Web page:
Earlier this month Charles Clover wrote (The Sunday Times, 3 October 2010) :
Martyn Murray, author of a new book, The Storm Leopard, is an ecologist who learnt his trade in Africa. He went back to assess the truth of the prediction made by an old Kenyan in the 1970s: “You mark my words, they will all disappear one day. Every single wild place.” What drives modern agriculture and modern development, says Murray, is the foraging strategy adopted by man in the Pleistocene era: killing more than we need to survive. This part of human nature sees biodiversity as a pest. Recently another force has emerged — the human imagination responding to nature, which can both heal the wilderness and make it pay.
A man rightly associated with that feat of imagination is Dave Varty, whose family game reserve, Londolozi, in the Sabi Sand, became a successful model for Africa… At Londolozi, two sculpted elephant tusks point in the direction of Varty’s latest vision, a wilderness corridor that lets wildlife flow from the Kruger national park to the Blyde River Canyon reserve and beyond, creating an economic opportunity for the rural poor, who now have better houses and schools but still need jobs. When you read Professor Sir John Lawton’s report Making Space for Nature, about ways of halting the decline of biodiversity in England, you wonder whether we have anything like South Africa’s vision, or ability to make it pay.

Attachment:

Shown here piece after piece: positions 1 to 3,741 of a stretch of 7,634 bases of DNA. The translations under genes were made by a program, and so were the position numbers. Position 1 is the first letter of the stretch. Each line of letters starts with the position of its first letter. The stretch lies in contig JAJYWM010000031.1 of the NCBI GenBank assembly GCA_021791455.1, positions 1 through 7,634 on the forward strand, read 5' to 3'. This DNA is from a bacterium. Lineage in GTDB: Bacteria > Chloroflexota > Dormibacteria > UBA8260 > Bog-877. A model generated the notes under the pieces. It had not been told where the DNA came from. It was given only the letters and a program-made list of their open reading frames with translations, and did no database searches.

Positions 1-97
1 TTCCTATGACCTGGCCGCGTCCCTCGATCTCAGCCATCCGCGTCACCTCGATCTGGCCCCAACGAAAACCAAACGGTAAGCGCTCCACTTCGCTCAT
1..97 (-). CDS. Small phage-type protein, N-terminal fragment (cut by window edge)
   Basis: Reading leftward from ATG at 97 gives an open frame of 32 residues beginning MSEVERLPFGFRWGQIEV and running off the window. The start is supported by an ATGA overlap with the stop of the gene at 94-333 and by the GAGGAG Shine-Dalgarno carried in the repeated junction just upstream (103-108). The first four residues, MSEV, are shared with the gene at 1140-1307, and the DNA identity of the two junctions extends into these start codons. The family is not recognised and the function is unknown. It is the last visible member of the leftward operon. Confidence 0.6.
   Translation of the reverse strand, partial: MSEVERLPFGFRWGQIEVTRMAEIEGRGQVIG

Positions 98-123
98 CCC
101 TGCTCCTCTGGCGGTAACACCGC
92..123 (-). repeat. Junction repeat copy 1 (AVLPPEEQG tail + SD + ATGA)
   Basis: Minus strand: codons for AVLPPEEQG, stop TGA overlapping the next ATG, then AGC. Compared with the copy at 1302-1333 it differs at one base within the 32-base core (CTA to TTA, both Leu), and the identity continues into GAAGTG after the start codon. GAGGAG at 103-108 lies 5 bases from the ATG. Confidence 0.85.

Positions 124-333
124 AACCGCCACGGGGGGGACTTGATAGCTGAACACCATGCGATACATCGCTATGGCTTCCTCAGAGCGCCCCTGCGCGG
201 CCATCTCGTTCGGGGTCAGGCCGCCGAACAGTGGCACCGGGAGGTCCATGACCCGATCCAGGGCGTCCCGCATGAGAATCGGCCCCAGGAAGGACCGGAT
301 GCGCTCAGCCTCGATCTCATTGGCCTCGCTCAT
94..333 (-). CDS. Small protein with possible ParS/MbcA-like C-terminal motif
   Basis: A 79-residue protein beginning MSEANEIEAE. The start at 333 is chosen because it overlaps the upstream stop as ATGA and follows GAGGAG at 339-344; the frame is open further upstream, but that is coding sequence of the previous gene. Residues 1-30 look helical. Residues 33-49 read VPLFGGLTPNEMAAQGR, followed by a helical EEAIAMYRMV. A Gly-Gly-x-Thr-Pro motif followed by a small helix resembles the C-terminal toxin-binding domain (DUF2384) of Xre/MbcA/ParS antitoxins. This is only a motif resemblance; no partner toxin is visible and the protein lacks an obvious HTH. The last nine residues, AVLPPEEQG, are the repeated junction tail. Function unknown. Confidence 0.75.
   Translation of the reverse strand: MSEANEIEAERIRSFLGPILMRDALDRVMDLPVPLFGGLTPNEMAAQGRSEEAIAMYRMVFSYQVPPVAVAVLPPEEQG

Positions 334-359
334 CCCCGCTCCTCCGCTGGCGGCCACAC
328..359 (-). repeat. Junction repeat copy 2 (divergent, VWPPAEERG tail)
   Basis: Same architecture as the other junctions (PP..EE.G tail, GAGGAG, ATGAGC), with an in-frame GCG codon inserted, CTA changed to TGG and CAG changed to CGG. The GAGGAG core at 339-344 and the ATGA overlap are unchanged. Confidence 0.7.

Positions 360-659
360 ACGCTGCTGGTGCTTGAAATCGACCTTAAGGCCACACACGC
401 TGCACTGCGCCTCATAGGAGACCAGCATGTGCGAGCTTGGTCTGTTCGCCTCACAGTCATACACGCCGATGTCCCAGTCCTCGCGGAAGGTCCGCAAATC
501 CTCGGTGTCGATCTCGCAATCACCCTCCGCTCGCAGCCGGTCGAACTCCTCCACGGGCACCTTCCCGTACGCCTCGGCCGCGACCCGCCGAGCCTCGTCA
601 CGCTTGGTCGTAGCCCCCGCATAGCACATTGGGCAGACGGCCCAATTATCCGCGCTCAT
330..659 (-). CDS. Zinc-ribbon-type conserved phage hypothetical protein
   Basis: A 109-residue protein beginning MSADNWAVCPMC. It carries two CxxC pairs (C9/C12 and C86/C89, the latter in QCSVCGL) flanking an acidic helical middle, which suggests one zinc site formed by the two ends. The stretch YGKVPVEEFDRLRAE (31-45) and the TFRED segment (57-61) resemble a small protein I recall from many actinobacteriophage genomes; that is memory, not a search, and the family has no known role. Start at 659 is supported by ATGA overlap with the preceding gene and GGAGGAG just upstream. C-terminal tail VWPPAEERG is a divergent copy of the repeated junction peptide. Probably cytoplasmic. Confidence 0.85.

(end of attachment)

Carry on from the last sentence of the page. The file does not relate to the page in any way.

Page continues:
Will Africa listen to Varty’s vision for a Cape-to-Cairo corridor for wildlife, providing spiritual renewal, adventure holidays and rural development for an otherwise overdeveloped planet? Will we find a way of connecting our fragmented wildlife in this country and turning it to gold, whether on land or in the sea? The choice is between attrition and imagination. It’s up to us.
Britain has a much higher human population density than most African countries which is one reason why we tend to protect small sites (Sites of Special Scientific Interest) rather than large National Parks (I’m talking about the IUCN Category I or II protected areas which essentially have no permanent inhabitants, not the unusual National Parks of UK which often have human settlements). Nevertheless there is a reluctance to develop the network of protected areas, at least in Scotland, which appears to derive from something else. Here the large empty spaces with their deer, salmon, grouse, forests and moorland are owned by estates and there is a gulf between the common man and the estate owner. The Scottish Government is attempting to bridge that gulf but it is a slow process. Meanwhile there is a deal of mistrust and it is one of the brakes on our vision.
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